WHERE'S THE HITCH?; Analysis : Marriage Is on the Wane in Era of the Career Woman

Article excerpt

Byline: by Sasha Mansworth

OUTDATED institution or optional extra after the career, car and baby - what do the findings of a new report reveal about the modern marriage?

MARRIAGE is a great institution, but who wants to live in an institution, as Groucho Marx once pondered?

In the era of unmarried couples living together and career women putting babies on the back burner in favour of a fat salary and a fast car, Groucho's view is finding some support.

But do most of us think of marriage as no more than an optional extra in a relationship?

A report drawing on research involving nearly 2,000 young people aged from 11 to 16 years old reveals that, for many, marriage is seen as a "choice rather than a must".

The most popular option was the prospect of living with a partner with the possibility of marriage, according to the study by the National Children's Bureau.

Many youngsters particularly women, expressed a desire to fulfil ambitions such as completing their education or travelling the world before committing themselves to a long-term relationship.

Others believed that it was important to have financial stability before getting married, and a small minority of women felt there was no point in getting married at all.

These days, 28 is the average age of a woman to walk down the aisle. In our grandparents' day, a woman of the same age would have been branded an old spinster, like a character in a Jane Austen novel, her biggest goal in life to catch a good man.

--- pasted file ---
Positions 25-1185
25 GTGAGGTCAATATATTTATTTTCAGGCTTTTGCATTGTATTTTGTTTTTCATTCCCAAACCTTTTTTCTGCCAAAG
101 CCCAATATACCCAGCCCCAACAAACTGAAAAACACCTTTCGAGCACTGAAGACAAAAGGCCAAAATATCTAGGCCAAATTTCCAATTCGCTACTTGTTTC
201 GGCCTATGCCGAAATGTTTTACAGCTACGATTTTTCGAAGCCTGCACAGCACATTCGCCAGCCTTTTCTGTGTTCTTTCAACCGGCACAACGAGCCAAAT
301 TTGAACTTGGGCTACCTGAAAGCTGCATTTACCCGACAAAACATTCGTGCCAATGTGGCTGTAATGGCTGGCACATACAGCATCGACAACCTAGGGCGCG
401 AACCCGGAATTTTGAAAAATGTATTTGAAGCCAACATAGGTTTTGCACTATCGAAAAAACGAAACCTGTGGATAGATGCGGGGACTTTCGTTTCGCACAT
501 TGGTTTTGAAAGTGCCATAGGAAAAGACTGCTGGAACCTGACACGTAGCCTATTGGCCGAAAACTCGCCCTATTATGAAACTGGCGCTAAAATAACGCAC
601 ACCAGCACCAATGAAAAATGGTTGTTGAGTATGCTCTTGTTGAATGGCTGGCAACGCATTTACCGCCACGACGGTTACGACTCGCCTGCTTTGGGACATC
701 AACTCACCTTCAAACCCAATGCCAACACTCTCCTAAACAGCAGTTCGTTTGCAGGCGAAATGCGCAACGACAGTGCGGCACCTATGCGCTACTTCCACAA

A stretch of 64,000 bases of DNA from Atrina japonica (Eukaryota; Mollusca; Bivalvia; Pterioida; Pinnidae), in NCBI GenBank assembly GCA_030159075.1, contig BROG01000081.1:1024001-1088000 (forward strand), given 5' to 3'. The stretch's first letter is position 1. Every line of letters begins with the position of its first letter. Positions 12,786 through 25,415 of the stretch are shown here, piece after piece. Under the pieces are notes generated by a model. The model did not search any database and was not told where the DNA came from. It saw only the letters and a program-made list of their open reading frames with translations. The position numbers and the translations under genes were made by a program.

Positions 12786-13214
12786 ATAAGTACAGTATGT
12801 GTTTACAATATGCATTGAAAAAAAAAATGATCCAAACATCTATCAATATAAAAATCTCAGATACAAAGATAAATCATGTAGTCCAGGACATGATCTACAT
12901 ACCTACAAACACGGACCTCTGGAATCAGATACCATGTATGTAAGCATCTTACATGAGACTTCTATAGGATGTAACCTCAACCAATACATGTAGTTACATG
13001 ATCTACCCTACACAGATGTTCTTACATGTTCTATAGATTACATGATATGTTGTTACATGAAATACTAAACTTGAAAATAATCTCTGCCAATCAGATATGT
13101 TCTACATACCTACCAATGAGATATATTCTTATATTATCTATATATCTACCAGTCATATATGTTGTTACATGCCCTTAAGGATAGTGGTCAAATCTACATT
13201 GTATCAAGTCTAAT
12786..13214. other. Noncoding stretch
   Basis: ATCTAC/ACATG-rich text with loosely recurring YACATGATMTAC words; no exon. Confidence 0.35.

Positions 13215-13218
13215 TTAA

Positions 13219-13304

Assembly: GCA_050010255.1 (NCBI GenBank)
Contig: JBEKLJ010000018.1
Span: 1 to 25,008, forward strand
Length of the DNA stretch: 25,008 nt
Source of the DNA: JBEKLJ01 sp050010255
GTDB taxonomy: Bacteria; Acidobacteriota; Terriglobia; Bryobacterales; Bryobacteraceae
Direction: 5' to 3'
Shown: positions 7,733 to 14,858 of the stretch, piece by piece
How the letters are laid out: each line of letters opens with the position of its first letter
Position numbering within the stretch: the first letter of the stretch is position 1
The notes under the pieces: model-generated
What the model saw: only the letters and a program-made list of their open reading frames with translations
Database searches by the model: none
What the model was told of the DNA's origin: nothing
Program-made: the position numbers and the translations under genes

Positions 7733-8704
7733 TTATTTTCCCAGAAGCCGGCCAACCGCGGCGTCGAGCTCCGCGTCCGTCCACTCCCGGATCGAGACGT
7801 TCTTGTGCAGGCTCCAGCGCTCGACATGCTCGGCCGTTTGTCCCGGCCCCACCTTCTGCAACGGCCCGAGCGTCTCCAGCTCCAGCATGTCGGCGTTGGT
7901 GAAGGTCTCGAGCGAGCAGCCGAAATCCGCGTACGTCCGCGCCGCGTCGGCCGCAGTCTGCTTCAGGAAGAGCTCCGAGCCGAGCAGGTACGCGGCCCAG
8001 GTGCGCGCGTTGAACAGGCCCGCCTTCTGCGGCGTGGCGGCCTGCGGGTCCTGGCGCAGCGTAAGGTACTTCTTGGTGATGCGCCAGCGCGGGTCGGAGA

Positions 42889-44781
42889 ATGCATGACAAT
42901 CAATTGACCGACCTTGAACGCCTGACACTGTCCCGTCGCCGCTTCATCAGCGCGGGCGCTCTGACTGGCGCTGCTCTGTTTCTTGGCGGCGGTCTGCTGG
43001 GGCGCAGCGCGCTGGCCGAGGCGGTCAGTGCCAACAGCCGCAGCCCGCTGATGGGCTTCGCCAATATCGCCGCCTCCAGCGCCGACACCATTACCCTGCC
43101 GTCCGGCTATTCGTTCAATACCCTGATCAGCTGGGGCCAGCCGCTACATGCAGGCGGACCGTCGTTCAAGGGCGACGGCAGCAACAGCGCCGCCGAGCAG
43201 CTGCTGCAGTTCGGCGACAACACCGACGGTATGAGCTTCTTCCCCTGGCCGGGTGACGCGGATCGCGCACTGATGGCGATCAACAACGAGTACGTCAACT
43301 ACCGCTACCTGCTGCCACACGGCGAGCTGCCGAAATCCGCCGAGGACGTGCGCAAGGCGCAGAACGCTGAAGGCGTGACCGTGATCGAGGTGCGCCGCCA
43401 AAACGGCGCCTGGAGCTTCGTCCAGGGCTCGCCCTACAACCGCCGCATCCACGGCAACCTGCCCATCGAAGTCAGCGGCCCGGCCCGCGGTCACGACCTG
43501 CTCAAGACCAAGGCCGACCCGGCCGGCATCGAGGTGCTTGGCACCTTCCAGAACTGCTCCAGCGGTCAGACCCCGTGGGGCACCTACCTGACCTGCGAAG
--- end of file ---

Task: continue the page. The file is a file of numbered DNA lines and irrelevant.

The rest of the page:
But a lot has changed. Women are not reliant on husbands to keep them in the manner to which they are accustomed and now earn their own cash and independence.

So what does the average 28-year-old woman from South Wales make of it all?

"Although I see a lot of people getting married, most of my close friends who are in their late 20s and early 30s have chosen to just live with their partners rather than get married, " says financial communications secretary Sue Nicholas.

The Newport career girl has been with partner Andy for 17 months and living with him for four. She does believe in marriage, but would opt for a nonreligious ceremony.

"It's better to wait until you are older to get married - I just think of the people I could have married if I hadn't waited a while, " Sue points out.

"It would be strange to expect to have the same things in common with your partner years down the line. At least when you are older you are more established in terms of likes, dislikes and ambitions."

Sarah Webb, 28, has also chosen to live with her long-term boyfriend rather than get married.

"My parents were happily married, as are my sisters, " she explains.

"I agree with the commitment aspect but the thought of going through the fuss, pomp and expense of a wedding ceremony does not appeal to me at all."

Working as a full-time administrative assistant for Gwent Police, Sarah lives with Ian, her partner of 10 years, in Newport. …